Monday, February 25, 2008

Cuban exiles trapped in emotional limbo

Cuban exiles trapped in emotional limbo
Is Castro dead or alive? Will there be change in Cuba? Now, an FIU
professor has given a name to the emotional seesaw that plagues many
Miami exiles -- unresolved mourning.
Posted on Sun, Feb. 24, 2008

At the Ferdinand Funeral Home and Crematory in Little Havana, family
after family gathers at the exile community's oldest parlor to pay their
respects to abuelo or abuela. The refrain is often one of regret: Fidel
Castro outlived their loved one.

For those Cubans left behind facing their own mortality, the yearning
for change on the island continues, and so does the toll of 49 years of
waiting for closure.

Now, Florida International University professor Eugenio Rothe has
identified a name for the unique psychological condition of so many
South Florida exiles: ``unresolved mourning.''

It's a term first coined by psychologist Sigmund Freud who used it to
describe someone who cannot come to grips with the death of a loved one.

Rothe, who has spent years studying the exile psyche, makes the case
that unresolved mourning is precisely the malaise faced by exiles who
live in a city where any news about Castro brings a flurry of hope that
he will die -- and they will regain a lost life.

Last week's bombshell about Castro's retirement was just the kind of
news Rothe suggests reopens wounds so many Cubans fight to bury.

Many members of what is now called ''the historic exile'' -- those
forced to leave in the 1960s as adults -- felt a wave of melancholy, as
they were reminded all over again of their loss and heartaches. It's all
part of the emotional bungee cord that snaps exiles throughout South
Florida at the hint of news about Castro and Cuba.

''For those older exiles, Cuba is like a dead person who somehow remains
half alive, like a zombie, because they have never completed their
mourning process of disconnecting and forming new bonds,'' said Rothe,
who will teach at FIU's new College of Medicine and has published
several articles and studies on the mental health of Cuban refugees.

Many exiles -- ''emotionally injured'' when their lives were derailed by
Castro's rise to power -- reside within this emotional limbo, said
Rothe, co-author of a paper on exile nostalgia which will soon be
published in the Journal of Immigrant & Refugee Studies. ''In Miami,
there is a constant reactivation of old wounds as exiles are bombarded
with major news events related to the island or Castro so they can never
completely let go,'' said Rothe, the son of Cuban exiles.

It was 12 years ago Sunday, for example, that the Cuban government shot
down two Brothers to the Rescue planes, killing four local fliers. No
one has been brought to justice, though U.S. Reps. Ileana Ros-Lehtinen
and Lincoln and Mario Diaz-Balart have called for a federal government
indictment of Raúl Castro, who as defense minister authorized the shooting.

In 2000, there was the bitter and drawn out battle between exiles and
Castro to keep Elián González with his Miami relatives. The boy, whose
mother drowned at sea attempting to escape Cuba, eventually was returned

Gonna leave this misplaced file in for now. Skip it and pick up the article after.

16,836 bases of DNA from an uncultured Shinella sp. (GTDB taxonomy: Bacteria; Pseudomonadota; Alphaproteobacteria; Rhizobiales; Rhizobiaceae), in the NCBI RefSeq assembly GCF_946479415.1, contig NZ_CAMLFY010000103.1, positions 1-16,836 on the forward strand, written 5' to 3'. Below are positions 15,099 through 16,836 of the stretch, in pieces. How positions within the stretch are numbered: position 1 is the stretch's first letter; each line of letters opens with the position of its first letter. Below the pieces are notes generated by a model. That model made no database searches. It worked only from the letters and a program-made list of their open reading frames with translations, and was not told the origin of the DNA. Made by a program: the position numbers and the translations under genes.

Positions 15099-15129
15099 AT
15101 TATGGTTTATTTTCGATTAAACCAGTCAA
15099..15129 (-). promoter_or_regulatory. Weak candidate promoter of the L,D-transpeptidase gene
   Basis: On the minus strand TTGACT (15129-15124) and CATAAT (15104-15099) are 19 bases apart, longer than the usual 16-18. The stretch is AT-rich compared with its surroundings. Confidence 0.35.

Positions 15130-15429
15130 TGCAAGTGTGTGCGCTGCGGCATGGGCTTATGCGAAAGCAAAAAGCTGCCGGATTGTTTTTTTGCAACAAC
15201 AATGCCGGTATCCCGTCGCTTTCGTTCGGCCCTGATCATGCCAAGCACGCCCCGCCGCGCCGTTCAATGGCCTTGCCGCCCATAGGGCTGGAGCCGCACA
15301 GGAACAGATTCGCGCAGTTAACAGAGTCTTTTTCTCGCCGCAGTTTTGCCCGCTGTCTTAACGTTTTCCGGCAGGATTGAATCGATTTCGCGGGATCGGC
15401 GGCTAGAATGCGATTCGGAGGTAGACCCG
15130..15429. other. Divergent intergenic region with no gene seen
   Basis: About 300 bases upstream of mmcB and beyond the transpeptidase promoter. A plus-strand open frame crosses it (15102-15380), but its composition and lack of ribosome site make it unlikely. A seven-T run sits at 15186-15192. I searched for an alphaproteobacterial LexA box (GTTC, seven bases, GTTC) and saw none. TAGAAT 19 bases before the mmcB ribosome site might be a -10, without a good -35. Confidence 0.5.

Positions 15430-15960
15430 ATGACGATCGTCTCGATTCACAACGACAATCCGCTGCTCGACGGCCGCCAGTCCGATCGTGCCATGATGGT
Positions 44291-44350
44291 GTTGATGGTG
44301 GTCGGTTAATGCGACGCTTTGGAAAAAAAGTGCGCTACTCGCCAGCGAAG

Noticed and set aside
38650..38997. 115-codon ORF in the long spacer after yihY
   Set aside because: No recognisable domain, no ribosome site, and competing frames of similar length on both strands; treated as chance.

to his father in Cuba.

And most recently, in June 2006, the announcement that an ailing Castro
was temporarily handing power to his brother Raúl, who Sunday is
expected to be named Cuba's next leader by the National Assembly.

All these events, Rothe said, have impacted the historic exiles'
recovery from the loss they experienced decades ago.

Rothe said that even the typical mourning process -- denial, anger,
bargaining, depression and acceptance -- is different for Cubans in
South Florida than it is for other Cubans because they are so
geographically close to their homeland.

''They have a relationship with Cuba that is never allowed to die,''
said Rothe, who added that exiles with feelings of unresolved mourning
are destined for disappointment.

''At first they enjoy the bittersweet feel of the nostalgia, but then
they are reminded that the past will never be again. Depression sets in
when they realize what they yearned for can never be again,'' Rothe
said. ``The old Cuba they knew is gone.''

The angst of unresolved mourning over Cuba, Rothe said, can be passed on
from generation to generation.

Beba Sosa, daughter of beloved Cuban senator Emilio Ochoa -- until last
year the last remaining signer of Cuba's historic 1940 constitution --
says during days like these, her father, who lived to be 99, is often on
her mind. ''He wanted to go back until the last minute of his life,''
she said.

``He would tell me that he knew he was too old to hold a political post,
but that he would like to offer advice to others.''

Near the end of his life, Sosa said: ``He hated that he would not live
to see the changes.''

For Raúl Martinez, the former mayor of Hialeah who is running for the
congressional seat now held by Lincoln Diaz-Balart, news of Castro's
resignation was bittersweet.

He immediately thought of his father, Chin, a staunch anti-Castro
fighter who died a year ago last week at 82.

Martinez watched his father readjust his life.

''My father came to Miami in April of 1960 thinking by that December
he'd be back home to roast his Nochebuena pork,'' Martinez said. ``He
like many older exiles didn't get to go back and see the old country

For some Cubans, even death provides no escape from the circle of
unresolved mourning.

Fernando Caballero, owner of Ferdinand Funeral Home on Calle Ocho in
Little Havana, says he hears the same request from Cubans preparing a
loved one's burial.

''A family member will usually ask at some point if the body can be
taken back to Cuba -- once Fidel falls,'' Caballero said. ``With the
proper paperwork, the answer from us has always been yes. We'll help
take them back.''

Miami Herald staffer David Quinones contributed to this report.

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